A line with high regeneration capacity isolated from ‘Royal Gala’ named ‘GL-3’ has been widely used in peer laboratories [53, 54]. We declare that the collection of plant materials complies with institutional, national, or international guidelines. The ‘GL-3’ apple culture seedling was provided by Prof. Zhi-Hong Zhang of Shenyang Agricultural University, China. The GL3 apple culture seedlings were cultured on MS medium with 0.5 mg/L 6-BA, 0.1 mg/L GA3, 0.2 mg/L NAA and 3% sucrose under 16 h light/8 h dark condition at 25 °C. The 5-year-old ‘GL-3’ apple trees in the experimental station of Shandong Agricultural University were used for tissue expression analysis. For expression pattern analysis, one-month-old apple culture seedlings were treated with light, darkness, NaCl, PEG and ABA, respectively [55]. The culture seedlings were pretreated in the dark for one day, half of which were treated with light (100 μmol/m2/s), and the other half treated with darkness. The culture seedlings were pretreated in liquid medium for one day, and then transferred to liquid medium containing 150 mmol/L NaCl, 10% PEG6000 and 100 μmol/L ABA, respectively. The whole seedlings were sampled at 0, 1, 3, 6, 12, and 24 h after treatment for subsequent analyses. Each treatment was performed with at least three independent biological repetitions.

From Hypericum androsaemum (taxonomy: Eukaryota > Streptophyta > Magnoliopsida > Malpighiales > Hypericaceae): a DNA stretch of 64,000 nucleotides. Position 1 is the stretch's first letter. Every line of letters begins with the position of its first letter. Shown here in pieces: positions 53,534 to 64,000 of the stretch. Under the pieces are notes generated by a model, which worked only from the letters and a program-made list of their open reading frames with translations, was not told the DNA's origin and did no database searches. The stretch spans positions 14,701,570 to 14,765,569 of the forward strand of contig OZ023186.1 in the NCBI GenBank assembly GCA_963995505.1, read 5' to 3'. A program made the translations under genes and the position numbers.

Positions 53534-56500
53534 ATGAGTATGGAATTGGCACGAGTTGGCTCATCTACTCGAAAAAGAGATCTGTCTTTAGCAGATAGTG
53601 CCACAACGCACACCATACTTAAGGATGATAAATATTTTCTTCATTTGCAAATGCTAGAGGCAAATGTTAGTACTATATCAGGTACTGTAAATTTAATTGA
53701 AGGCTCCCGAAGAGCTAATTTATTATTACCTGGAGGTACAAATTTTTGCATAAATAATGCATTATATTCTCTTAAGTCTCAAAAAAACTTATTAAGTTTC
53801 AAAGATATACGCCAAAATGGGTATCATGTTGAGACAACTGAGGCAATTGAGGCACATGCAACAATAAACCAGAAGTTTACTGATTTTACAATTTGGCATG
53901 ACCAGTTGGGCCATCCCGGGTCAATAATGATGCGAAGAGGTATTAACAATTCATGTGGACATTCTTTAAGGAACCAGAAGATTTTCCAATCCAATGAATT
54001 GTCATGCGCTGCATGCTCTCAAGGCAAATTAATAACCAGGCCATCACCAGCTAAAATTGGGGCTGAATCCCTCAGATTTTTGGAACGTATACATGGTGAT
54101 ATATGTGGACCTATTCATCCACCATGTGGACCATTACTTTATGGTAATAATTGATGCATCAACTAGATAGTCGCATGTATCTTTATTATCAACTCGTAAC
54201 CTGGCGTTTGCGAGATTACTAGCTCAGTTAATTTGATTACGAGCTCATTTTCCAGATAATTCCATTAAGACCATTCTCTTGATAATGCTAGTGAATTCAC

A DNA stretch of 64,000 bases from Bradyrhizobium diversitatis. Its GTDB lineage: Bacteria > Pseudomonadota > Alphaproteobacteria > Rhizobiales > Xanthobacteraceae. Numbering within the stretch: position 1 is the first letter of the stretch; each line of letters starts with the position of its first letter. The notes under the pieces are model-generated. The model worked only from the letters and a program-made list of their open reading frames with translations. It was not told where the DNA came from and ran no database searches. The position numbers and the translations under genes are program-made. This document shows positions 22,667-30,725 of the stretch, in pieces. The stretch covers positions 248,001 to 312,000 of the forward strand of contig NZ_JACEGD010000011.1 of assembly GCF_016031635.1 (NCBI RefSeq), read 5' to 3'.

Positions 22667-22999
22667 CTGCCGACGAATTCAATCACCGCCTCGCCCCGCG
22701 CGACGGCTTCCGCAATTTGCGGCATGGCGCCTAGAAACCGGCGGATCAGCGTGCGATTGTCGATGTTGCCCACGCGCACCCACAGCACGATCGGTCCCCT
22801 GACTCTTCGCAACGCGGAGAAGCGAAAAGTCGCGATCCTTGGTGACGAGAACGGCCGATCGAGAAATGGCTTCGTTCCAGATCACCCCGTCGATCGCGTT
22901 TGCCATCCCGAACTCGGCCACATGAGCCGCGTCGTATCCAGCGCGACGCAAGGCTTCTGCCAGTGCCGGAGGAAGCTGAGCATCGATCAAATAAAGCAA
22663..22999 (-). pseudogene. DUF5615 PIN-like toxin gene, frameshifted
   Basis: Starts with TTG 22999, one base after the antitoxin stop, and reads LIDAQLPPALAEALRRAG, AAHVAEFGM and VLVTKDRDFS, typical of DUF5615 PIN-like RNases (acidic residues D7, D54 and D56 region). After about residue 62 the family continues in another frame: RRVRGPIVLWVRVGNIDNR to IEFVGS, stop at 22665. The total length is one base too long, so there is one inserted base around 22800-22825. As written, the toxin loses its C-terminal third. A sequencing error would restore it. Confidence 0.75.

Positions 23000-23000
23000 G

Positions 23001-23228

Arabidopsis thaliana ecotype Columbia-0 (Col-0), was used as wild type, obtained from Arabidopsis Biological Resource Center (ABRC). The cip1 (Salk_070302) mutant was provided by Prof. Qing-Qiu Gong of Nankai University, China, which originally obtained from ABRC [29]. The cop1–4 mutant was provided by Prof. Hong-Quan Yang of Shanghai Normal University, China [23]. Surface-sterilized Arabidopsis seeds were sown on 1/2 MS medium with 1% sucrose. The seeds were kept at 4 °C for 3 d in the dark, then transferred to a 16 h-light period at 22 °C.

Vector construction and plant transformation

Leaves of ‘GL-3’ culture seedlings were used to clone the coding sequence of MdCIP1 and MdCOP1. Leaves of Col-0 seedlings were used to clone the coding sequence of AtCOP1. To get the transgenic lines, the coding sequence and antisense fragment of MdCIP1 or MdCOP1 were inserted into pRI101 vector by SalI and BamHI double digestion, and Agrobacterium tumefaciens strain GV3101 was used to transform apple calli and Arabidopsis, and 35S::MdCIP1-OX transgenic Arabidopsis, 35S::MdCIP1-OX, 35S::MdCIP1-anti and 35S::MdCOP1-anti transgenic calli were obtained, respectively. Transformations of Arabidopsis and apple calli followed the methods described in [56, 57]. The primers for vector construction are shown in Additional file 1: Table S1.